So, let me revisit my question:

With reference to the double slit experiment, would I be right in saying that something which at first glance appears quite mind-blowing i.e. the suggestion that a particle (as a wave) takes every possible route from the source to the screen, is as mind-blowing as me saying that I too could take every possible route from my house to the local shop (some of which may go via Pluto or another galaxy were I to travel at the speed of light). In other words, not at all mind-blowing—yes, it really is still possible according to the laws of physics, but most physically possible journeys between my house and the local shop are just so vastly improbable that they may as well be described as impossible for all practical purposes. If this is the case, it seems that so much of the initial confusion and 'spookiness' of this aspect of QM disappears, to my mind at least!

Can you see what I'm getting at?
I agree w/ all of bhobba's statements but I think I do see what you are getting at and yes, other than your mis-statement about your being able to travel at the speed of light, you are right. These weird things are possible (but one at a time, not all together ... it's a statistical thing) but almost all paths are so utterly improbably that they can be ignored for all practical purposes. I'm not sure that changes the weirdness of QM but it's also clear that you have a distorted view of QM so it may well change what YOU view as the weirdness of QM.

Thanks. I'll get there! :)

Would you mind explaining what you mean? Why a misstatement? I could, in theory, travel at the speed of light, couldn't I?
it's also clear that you have a distorted view of QM so it may well change what YOU view as the weirdness of QM

That's true. My understanding of QM began, many years ago, quite by accident, with http://en.wikipedia.org/wiki/What_the_Bleep_Do_We_Know!? (hey, we all have to start somewhere!). I now realise that simplifying things can strip a great deal of meaning and lead to all sorts of wrong thinking. I'm aware that QM is weird, but you're right, it's perhaps not as weird as I first thought.

phinds
Gold Member
2021 Award
Would you mind explaining what you mean? Why a misstatement? I could, in theory, travel at the speed of light, couldn't I?
No, you most emphatically could not. Nothing with mass can travel at c.

naima
Gold Member
No. Generally nearby paths cancel, but for stationary action they in fact reinforce, and since ftl paths cant exist, neither can the paths in the Feynman integral.
The propagator gives the amplitude x(t')|x(t)
Does Feynmann say that we can avoid paths going forward and backward in time and get the correct result?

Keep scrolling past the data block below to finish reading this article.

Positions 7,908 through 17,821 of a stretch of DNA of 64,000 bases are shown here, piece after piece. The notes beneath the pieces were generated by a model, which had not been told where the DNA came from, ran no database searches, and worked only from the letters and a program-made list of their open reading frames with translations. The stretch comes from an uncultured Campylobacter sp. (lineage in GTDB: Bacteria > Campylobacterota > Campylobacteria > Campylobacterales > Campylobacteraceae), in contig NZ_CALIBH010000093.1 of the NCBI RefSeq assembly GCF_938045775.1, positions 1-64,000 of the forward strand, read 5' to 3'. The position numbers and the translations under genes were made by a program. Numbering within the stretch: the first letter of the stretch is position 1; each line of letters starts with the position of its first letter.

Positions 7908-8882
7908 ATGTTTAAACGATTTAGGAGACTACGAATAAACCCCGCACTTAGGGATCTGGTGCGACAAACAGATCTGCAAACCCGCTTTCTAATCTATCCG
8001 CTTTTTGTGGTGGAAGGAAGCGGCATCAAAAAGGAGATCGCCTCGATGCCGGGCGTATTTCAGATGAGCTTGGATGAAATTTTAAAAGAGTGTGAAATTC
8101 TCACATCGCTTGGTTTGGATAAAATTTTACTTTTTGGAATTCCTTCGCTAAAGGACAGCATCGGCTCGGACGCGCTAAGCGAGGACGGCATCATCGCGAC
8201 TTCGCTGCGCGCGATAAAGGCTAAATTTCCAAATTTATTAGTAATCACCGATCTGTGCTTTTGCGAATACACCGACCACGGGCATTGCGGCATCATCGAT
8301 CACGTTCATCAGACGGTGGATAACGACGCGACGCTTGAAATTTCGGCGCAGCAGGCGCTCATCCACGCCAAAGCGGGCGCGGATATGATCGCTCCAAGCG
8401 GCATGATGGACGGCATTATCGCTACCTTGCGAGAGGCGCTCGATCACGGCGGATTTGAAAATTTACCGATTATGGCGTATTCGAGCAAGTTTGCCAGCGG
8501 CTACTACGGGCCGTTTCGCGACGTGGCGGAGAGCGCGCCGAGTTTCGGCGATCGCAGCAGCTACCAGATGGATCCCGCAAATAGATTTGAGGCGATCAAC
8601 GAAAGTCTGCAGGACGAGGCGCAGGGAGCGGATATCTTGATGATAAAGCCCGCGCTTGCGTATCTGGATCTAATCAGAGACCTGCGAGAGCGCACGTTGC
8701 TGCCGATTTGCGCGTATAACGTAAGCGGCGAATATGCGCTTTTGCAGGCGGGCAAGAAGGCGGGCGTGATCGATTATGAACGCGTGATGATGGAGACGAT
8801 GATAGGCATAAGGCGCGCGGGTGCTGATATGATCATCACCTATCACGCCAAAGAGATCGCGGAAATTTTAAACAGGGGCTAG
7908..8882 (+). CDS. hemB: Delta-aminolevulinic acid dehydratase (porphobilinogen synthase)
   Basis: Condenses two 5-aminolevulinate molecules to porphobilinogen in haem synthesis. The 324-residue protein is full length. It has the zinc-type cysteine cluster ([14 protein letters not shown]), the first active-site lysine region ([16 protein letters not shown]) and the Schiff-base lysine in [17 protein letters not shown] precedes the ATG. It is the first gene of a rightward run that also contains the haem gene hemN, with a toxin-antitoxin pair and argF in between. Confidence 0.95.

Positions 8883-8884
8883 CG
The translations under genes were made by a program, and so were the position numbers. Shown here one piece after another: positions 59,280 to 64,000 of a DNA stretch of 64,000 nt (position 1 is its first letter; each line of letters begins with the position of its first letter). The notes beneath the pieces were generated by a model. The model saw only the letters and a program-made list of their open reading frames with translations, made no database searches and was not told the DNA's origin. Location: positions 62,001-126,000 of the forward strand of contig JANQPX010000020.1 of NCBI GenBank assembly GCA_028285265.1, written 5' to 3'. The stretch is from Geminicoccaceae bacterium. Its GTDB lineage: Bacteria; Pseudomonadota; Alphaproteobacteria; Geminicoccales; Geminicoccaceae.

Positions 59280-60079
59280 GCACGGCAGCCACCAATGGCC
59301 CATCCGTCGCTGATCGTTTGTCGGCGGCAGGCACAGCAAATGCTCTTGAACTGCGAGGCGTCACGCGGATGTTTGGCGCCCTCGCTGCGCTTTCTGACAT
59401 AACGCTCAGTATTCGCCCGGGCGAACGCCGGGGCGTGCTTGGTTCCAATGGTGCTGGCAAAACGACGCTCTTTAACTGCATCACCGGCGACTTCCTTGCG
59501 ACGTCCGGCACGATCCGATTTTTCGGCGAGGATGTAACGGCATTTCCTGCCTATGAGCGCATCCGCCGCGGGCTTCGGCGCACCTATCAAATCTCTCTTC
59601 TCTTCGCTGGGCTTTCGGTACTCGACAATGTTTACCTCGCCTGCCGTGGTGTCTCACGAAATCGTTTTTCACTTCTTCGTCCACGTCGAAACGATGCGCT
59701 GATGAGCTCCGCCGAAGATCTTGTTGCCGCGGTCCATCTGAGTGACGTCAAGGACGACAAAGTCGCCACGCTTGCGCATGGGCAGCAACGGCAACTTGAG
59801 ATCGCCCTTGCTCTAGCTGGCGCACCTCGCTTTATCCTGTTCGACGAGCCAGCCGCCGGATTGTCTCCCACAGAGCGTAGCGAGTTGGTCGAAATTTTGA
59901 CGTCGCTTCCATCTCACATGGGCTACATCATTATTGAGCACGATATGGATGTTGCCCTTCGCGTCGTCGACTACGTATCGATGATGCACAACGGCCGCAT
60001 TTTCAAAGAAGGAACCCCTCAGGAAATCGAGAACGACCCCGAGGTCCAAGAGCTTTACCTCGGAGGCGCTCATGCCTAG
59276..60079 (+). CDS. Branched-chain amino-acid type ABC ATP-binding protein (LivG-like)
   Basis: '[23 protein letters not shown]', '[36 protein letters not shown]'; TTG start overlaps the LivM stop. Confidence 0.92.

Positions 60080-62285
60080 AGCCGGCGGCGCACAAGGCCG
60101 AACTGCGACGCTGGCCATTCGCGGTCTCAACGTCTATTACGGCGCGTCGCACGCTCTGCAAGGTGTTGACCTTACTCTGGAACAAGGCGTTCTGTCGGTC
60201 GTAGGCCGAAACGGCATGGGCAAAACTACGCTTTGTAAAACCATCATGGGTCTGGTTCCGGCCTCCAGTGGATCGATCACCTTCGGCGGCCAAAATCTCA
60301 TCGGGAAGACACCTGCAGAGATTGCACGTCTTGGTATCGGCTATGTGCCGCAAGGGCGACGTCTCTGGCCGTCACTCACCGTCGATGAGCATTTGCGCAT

bhobba
Mentor
The propagator gives the amplitude x(t')|x(t) Does Feynmann say that we can avoid paths going forward and backward in time and get the correct result?

Did you see post 9?

Why do you think it would allow particles travelling back in time or FTL?

Are you trying to handle amti-particles? That was Feynmans particular way of looking at it - I dont think its an inherent part of the formalism.

Thanks
Bill

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stevendaryl
Staff Emeritus
Did you see post 9?

Why do you think it would allow particles travelling back in time or FTL?

Well, your post #9 didn't say anything about restricting the integral over $x_i$ so that $|\frac{x_i - x_{i-1}}{\delta t_i}| < c$

"We have now used indirect measurements to determine the final position of the atom in the most gentle way possible," says the PhD student Carsten Robens. Even such an indirect measurement (see figure) significantly modified the result of the experiments. This observation excludes – falsifies, as Karl Popper would say more precisely – the possibility that Caesium atoms follow a macro-realistic theory. Instead, the experimental findings of the Bonn team fit well with an interpretation based on superposition states that get destroyed when the indirect measurement occurs. All that we can do is to accept that the atom has indeed taken different paths at the same time.

"Instead, the experimental findings of the Bonn team fit well with an interpretation based on superposition states that get destroyed when the indirect measurement occurs. All that we can do is to accept that the atom has indeed taken different paths at the same time."

Note that there are certain limitations to the conclusions the authors draw in the paper cited:
Yet, the concept of well-defined trajectories in position space can, in part, still be rescued, provided that one renounces locality. An example is provided by Bohmian mechanics, whose predictions are shown to be equivalent to those of nonrelativistic quantum mechanics. In this interpretation of quantum theory, physical objects follow precise trajectories, which are guided by the Universe’s pilot wave function, that is, by a physical entity constituting a nonlocal hidden variable. It is therefore clear that Bohmian mechanics is not in contradiction with our findings since, from that point of view, assumption (A2) is not fulfilled.
Ideal Negative Measurements in Quantum Walks Disprove Theories Based on Classical Trajectories
http://journals.aps.org/prx/pdf/10.1103/PhysRevX.5.011003

"All that we can do is to accept that the atom has indeed taken different paths at the same time."
If that is the case, shouldn't the mass of the particle be multiplied by a huge factor? If it's at multiple places at the same time. Or should we interpret that only fractions of the particle take different paths, and the combined mass of the fractions is that of the particle?